DeBlock Brings Blockchain Technology to DePaul

DeBlock Brings Blockchain Technology to DePaul

DePaul students and faculty wish to keep up with blockchain technology development by creating blockchain-related learning

One day after the tenth anniversary of Bitcoin, DeBlock had its first official meeting.  Held in the Coleman Entrepreneurship Center at DePaul, DeBlock’s purpose is to bring together students and faculty so they can share ideas and learn more about blockchain technology.

DeBlock’s formation came as a natural response to the students’ need to find out more about the growing popularity of blockchain technology. Abigail Ingram, the assistant director of the Coleman Center at DePaul, says that it was Amit Rampurkar, a DePaul alumni of computer science, who brought the question about what blockchain learning was available at DePaul.

But what does blockchain really mean?

Blockchain is a decentralized system of peer to peer transactions that cannot be corrupted or censored because it’s managed by its network independently from any central authority.

In other words, blockchain is a chain of blocks where a single block is made of digital pieces of information. These blocks store information about transactions, who participates in them, and each block stores data that is always unique.What’s more, a single block can store multiple numbers of any type of data and their transactions depending of their size.

Blockchain’s first real-world application was Bitcoin. This is a digital currency for which a global network of computers using blockchain manage the database recordings of Bitcoin transactions.

Bitcoin’s creator(s) with pseudonym Satoshi Nakamoto refers to Bitcoin as an absolute peer-to-peer version of electronic cash, allowing an online payments without using of any financial institutions.

Lamont Black, an assistant professor of finance at the College of Business at DePaul, says that if DePaul is going to prepare students for the future workplace, blockchain technology should be discussed in the classroom.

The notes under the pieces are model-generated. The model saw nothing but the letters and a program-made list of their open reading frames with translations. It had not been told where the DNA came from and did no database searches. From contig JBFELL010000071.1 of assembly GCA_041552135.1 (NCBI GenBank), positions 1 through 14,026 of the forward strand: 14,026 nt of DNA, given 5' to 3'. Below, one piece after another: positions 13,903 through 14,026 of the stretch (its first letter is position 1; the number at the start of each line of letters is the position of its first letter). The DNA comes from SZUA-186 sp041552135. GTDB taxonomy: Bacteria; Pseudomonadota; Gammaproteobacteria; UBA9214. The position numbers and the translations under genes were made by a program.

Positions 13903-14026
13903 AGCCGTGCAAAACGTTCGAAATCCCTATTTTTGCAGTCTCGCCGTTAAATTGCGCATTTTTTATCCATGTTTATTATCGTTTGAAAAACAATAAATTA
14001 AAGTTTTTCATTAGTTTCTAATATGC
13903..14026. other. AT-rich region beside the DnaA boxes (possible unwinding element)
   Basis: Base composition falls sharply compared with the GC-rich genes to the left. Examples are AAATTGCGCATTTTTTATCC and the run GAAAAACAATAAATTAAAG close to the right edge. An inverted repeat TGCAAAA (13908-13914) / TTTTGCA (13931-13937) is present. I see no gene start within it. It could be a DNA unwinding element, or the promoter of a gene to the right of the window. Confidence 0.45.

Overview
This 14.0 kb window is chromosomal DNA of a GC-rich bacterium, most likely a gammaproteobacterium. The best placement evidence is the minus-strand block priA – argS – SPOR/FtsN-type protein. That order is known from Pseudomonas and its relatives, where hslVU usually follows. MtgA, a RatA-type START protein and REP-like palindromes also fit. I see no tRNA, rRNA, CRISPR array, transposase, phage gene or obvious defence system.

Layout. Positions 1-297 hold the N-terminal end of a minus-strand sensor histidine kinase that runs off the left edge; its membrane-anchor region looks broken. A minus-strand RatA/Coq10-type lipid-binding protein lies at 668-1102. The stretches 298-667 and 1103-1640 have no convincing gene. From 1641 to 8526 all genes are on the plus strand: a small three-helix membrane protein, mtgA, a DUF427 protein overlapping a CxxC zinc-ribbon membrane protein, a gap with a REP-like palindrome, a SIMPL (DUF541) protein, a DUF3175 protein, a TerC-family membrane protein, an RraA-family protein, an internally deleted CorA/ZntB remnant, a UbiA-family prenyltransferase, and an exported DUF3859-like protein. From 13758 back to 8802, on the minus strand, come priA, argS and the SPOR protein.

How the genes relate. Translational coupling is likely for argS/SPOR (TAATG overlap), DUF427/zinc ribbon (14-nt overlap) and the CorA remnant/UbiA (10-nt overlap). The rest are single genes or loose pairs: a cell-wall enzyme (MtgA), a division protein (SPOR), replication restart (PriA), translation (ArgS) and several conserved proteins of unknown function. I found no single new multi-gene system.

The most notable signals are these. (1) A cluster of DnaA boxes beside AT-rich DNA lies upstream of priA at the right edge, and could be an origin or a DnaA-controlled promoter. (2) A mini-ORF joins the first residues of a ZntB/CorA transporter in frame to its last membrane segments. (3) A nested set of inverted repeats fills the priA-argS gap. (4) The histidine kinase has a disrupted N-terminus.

“It is a much more efficient way of keeping track of things, whether is money or physical good,” Black said.

That’s because blockchain is really about distributing the ledger — a collection of financial accounts of a particular type — so everyone has the same information. The ledger in turn forces the community to come to an agreement before any changes to it are made. One way to think of blockchain, according to Black, is in terms of “see and agree.”

To best explain this, Black came up with the Scrabble analogy where, just like the game, there are multiple people adding information to the board. Players contribute words on other words while all players look at the board and agree to any changes. “So together, we are building this infrastructure of information among us and agree what can and cannot be done,” Black said.

In the field of cryptography and network decision making exists the so called  Byzantine generals problem, according to Black. This is when multiple members of a community question how many of them need to be trustworthy before making group decisions. So, if one of the members is trying to make a wrong decision, the question is “how robust is the network to preventing that?” Black said.

Thus, once a transaction is been added to the blockchain, it is impossible for anyone to go back to delete or modify this transaction because it had been seen, agreed and recorded throughout the network.

What is DeBlock’s goal?

Jeffrey Wiand, graduate student of computer science and president of DeBlock, wants more courses on blockchain to be taught at DePaul.

“When you think of blockchain in Chicago, I want to think of us,” Waind said. But even those who don’t usually think of blockchain at all can have a voice in DeBlock.

“You don’t need to be a computer science major to join the DeBlock club. Any student can throw out an idea,” Wiand said.“There may be some technology that we can help you develop without ever having to know anything about the tech.” Even though blockchain knowledge is not required in for entry level work in finance, Black says that “the big financial institutions slowly change the way that the financial services are done.”

For example, in May Goldman Sachs launched USD Coin, which is the first cryptocurrency released by a major financial institution. “The students need to prepare and grow along with the changes that are happening,” Black said.

DePaul has a dedicated blockchain coding course offered in the College of Computing and Digital Media where students can learn about Ethereum and solidity. Ethereum is a blockchain technology whose goal is to replace third party e-commerce companies like PayPal, and solidity is the programming language on which it can be developed.

There is a new committee of people at DePaul, where the Business School, Computer Science department and the Law School think about ways they can work together “because this is very interdisciplinary,” Black said.

The most logical approach, according to Ingram, was to start a group where students and faculty can discuss what they might get from a blockchain program. “I want companies, small and large, to hire DePaul grads in the blockchain realm in three to five years. I want this to grow, people to get involved and enjoy, and if they have an idea to be able to build it,” Wiand said.

Header illustration by Jenni Holtz, 14 East.